Two photos: Joanna Geraghty, left, and Mitsuko Tottori, right are women breaking glass ceilings.

JetBlue Airways and Japan Airlines appoint female leaders


To say that the start of 2024 has been a banner month for women in aviation would be an understatement as two high-profile airlines have named female leaders.

JetBlue Airways on 8 January announced that company president and chief operating officer Joanna Geraghty will succeed Robin Hayes as CEO on 12 February. Today, Japan Airlines (JAL) revealed that Mitsuko Tottori, who joined the firm in 1985 as a cabin crew member, will assume the position of president and representative director from 1 April.

These are milestone-level events for both companies and indeed both countries. And they come at a time when both airlines face some challenges — in JetBlue’s instance, a court ruling that blocks its takeover of Spirit Airlines, and in Japan Airlines’ case, the JAL516 accident on 2 January at Tokyo Haneda.

In a statement released earlier this month, JetBlue chair Peter Boneparth lauded 20-year company veteran Geraghty, saying: “The combination of her passion for the business, deep understanding of the airline, and commitment to creating value for shareholders, customers, and crewmembers provided the leadership we needed through times of unparalleled industry disruption.”

Joanna Geraghty CEO jetBlue Airlines

Joanna Geraghy becomes JetBlue’s new CEO on 12 February. Image: jetBlue

Geraghty’s appointment has been widely celebrated as a groundbreaking development, including for women in aviation leadership in the United States.


“Her appointment is a significant stride forward in diversifying leadership roles within our industry,” noted industry veteran Dana Kirchmar, who works to help women ascend in aviation.

“Joanna’s impressive career trajectory at JetBlue, from her start in the legal department to becoming the company’s president and now its CEO, exemplifies the kind of dedication and skill that propels the aviation and aerospace industries forward. Her story is a powerful reminder of the potential women have to lead and innovate in these fields.”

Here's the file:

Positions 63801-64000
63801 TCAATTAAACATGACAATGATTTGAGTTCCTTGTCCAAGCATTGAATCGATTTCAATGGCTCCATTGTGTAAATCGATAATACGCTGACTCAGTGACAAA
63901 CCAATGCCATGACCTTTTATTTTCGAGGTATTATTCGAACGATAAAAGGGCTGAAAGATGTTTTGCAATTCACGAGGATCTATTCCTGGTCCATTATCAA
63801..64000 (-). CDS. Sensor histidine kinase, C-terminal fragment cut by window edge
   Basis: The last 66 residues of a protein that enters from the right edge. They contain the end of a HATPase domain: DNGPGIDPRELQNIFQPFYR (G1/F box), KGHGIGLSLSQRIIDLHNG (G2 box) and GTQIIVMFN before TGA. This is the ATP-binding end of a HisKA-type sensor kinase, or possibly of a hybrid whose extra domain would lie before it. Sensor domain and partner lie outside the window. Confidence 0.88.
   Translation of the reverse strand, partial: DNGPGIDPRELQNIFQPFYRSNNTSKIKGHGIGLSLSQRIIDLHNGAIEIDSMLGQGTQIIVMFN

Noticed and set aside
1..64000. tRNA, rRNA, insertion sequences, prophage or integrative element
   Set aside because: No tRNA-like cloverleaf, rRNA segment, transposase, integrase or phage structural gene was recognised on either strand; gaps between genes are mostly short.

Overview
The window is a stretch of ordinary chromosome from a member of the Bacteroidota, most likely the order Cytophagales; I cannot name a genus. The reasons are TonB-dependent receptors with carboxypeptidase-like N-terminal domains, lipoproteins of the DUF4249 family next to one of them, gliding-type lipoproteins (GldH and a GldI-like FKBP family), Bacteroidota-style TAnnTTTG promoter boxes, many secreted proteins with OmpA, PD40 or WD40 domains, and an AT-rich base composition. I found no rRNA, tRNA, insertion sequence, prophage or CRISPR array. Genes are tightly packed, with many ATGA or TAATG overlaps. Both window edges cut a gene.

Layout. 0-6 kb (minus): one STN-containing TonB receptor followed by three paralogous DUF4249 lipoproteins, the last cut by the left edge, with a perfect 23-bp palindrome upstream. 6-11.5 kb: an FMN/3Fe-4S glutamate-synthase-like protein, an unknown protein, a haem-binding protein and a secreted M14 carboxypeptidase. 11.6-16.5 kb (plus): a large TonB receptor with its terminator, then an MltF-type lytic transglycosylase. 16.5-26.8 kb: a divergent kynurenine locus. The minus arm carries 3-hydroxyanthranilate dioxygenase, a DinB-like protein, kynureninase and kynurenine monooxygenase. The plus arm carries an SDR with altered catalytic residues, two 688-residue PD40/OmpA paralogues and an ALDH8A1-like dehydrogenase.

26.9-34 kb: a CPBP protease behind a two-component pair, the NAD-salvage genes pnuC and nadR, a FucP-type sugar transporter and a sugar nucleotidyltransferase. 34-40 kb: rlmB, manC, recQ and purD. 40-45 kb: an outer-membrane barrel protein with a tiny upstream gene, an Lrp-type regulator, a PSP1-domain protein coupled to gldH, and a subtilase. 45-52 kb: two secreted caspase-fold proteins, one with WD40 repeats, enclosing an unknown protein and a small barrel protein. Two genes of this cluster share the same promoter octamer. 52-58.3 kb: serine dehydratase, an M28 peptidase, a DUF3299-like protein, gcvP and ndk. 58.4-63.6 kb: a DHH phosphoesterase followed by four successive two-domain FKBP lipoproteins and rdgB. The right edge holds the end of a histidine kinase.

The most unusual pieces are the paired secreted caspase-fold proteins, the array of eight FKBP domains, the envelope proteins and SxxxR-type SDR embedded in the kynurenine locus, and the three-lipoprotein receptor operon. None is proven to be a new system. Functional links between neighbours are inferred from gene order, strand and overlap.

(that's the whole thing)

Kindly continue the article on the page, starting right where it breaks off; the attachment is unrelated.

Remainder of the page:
At Japan Airlines, meanwhile, Tottori is replacing Yuji Akasaka, who will become the airline’s chair.

Having started at JAL as a cabin crew member, Tottori assumed roles of increasing importance, becoming a vice president in 2016.

From 2020, says JAL, Tottori has demonstrated “outstanding leadership” in various roles including during the challenging Covid environment. The company credits her with making a “significant” contribution to maintaining safe operations and improving the quality of services provided to customers.

Mitsuko Tottori of Japan Airlines

Mitsuko Tottori assumes the president and representative director role on 1 April. Image: JAL

“The JAL Group will strive in unity towards ensuring the highest level of safety in all flight operations, continue to improve the quality of the products and services to our valued customers, and raise its corporate value and contribute to the growth and development of society,” it said in a statement announcing the appointment today — weeks after the JAL516 accident, where all 367 passengers and 12 crew members on-board evacuated the aircraft.

*Did you know? Actress Maureen O’Hara holds the distinction of being the first woman president of a US scheduled airline. In 1978, she took the helm of St Croix, US Virgin Islands-based Antilles Air Boats, following the death of her husband Charles Blair, famed aviator and founder of the seaplane operator.

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Featured image credited on the left to JetBlue and on the right to Japan Airlines